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World equities hit two-week low, techs lead sell-off

A man smokes a cigarette outside The London Stock Exchange November 11, 2013. REUTERS/Eddie Keogh

By Atul Prakash

LONDON (Reuters) - Global equities slipped to a two-week low on Friday as a sell-off on Wall Street led by technology and biotech shares and triggered by growing concerns that valuations are over stretched spread to Asia and Europe.

With stocks out of favor, government bonds were set to benefit, with the yield on the benchmark 10-year U.S. Treasury note falling to its lowest since early March.

However, Greek 10-year government bond yields rose as investors booked profits on a strong rally in the run-up to the country's first debt sale since it defaulted two years ago.

The MSCI All-Country World index <.MIWD00000PUS> of shares fell 0.5 percent by 1024 GMT to its lowest level since late March, the MSCI Europe <.MIEU00000PUS> dropped 1.2 percent, while the STOXX Europe 600 index (.STOXX) was down 1.3 percent.

That followed a 3.1 percent slide in the tech-heavy U.S. Nasdaq index (.IXIC) on Thursday, the biggest drop in two-and-a-half years, and a 2.4 percent decline in Japan's Nikkei Average (.N225) on Friday, the biggest weekly fall since the March 2011 tsunami and nuclear disaster.

"The sell-off in tech stocks in the United States, where gains were quite strong, is affecting other markets because the U.S. is still setting the tone for global markets," said Klaus Wiener, head of tactical asset allocation and chief economist at Generali Investments Europe, which manages $500 billion.

"But I don't think this is the start of a longer correction as the U.S. economy will gain further momentum. With key interest rates pinned to the zero-bound, we are still in a low-yield environment. Investors' hunger for yield will ensure that every time equity markets correct, demand will rise."

What increasingly looks like a major portfolio shift from momentum plays in U.S. technology and biotechnology stocks was having a knock-on effect across all regions and sectors, pressuring even defensive shares.

Momentum investing involves buying stocks that are already trending higher, often taking their price/earnings ratios into the stratosphere. When the momentum turns, prices can fall rapidly as investors rush to the exits.

"The sell-off is the result of increasing concerns about the future earnings growth," Christian Stocker, equity strategist at UniCredit in Munich, said. "Valuations are high compared to previous years and the trend of earnings estimates is very muted in the U.S. and almost flat in Europe."


Technology stocks led the retreat in Europe, with the sector index (.SX8P), following its U.S. counterpart, down 2.4 percent on growing fears the shares have risen too far, too fast and are now relatively expensive compared with the broader market. The European healthcare index (.SXDP) was down 1.8 percent.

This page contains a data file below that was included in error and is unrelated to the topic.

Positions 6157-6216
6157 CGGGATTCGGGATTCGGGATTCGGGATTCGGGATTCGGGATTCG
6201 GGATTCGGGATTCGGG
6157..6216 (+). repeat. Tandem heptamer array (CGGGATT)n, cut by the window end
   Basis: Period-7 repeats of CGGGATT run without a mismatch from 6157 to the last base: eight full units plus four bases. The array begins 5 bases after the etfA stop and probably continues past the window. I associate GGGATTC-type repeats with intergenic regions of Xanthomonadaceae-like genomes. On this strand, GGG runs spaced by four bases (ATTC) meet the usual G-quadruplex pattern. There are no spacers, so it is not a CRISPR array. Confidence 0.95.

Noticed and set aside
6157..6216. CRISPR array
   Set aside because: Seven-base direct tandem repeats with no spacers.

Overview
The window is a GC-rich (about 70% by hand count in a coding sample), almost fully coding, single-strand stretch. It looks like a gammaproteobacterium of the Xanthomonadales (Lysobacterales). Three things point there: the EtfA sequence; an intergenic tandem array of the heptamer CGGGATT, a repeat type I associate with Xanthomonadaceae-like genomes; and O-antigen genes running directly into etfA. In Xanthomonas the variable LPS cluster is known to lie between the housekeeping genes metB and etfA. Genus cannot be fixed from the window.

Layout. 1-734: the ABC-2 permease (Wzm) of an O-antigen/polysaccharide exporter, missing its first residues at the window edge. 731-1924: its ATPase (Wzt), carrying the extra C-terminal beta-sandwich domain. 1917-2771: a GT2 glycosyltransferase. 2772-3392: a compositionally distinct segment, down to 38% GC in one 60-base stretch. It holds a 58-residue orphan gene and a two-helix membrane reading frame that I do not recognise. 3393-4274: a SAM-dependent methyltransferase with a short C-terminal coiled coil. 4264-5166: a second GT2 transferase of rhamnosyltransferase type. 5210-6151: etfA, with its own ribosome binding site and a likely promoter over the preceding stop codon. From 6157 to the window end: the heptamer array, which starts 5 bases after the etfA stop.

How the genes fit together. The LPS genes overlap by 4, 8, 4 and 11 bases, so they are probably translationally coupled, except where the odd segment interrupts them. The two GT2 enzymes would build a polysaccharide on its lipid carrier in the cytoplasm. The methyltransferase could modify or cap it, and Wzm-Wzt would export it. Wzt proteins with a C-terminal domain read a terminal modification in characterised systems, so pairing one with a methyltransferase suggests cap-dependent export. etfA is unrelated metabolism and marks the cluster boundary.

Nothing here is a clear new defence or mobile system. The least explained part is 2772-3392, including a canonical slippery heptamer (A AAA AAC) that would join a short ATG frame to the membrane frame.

The STOXX Europe 600 Technology index, which surged nearly 50 percent in two years to the end of December 2013, is down about 3 percent so far this year.

According to Thomson Reuters Datastream, the tech sector is the most expensive in Europe, trading at 19 times its 12-month forward earnings, against a 10-year average of about 16 times, and 14 times for the broader STOXX 600 index.

"It's a pre-Easter, pre-earnings season correction and represents an opportunity to invest in the value part of the stock market as the cyclical shares suffer from past hype," said Didier Duret, global chief investment officer at ABN-AMRO Private Banking.

The dollar stabilized after five sessions of losses against a basket of currencies. The dollar index (.DXY) was flat at 79.395, having hit a three-week low of 79.33 on Thursday. U.S. 10-year yields, which often correlate with the dollar, were last at 2.641 percent in Europe, the lowest in around a month.

On the commodities front, the recent fall in the dollar and weaker equities helped safe-haven gold to trade near its highest in 2-1/2 weeks and stay on track for its best week in a month.

Oil remained soft in the wake of Thursday's disappointing trade data from China and the prospect of increased supply. Brent crude fell 0.3 percent to $107.17 a barrel.

London nickel rose 2.3 percent to a 13-month high and headed for its ninth weekly gain in 10 weeks as a ban on ore exports from Indonesia fuelled prices of the metal, mainly used to produce stainless steel.

(Additional reporting by Wayne Cole in Sydney; Editing by Catherine Evans) nL6N0N318W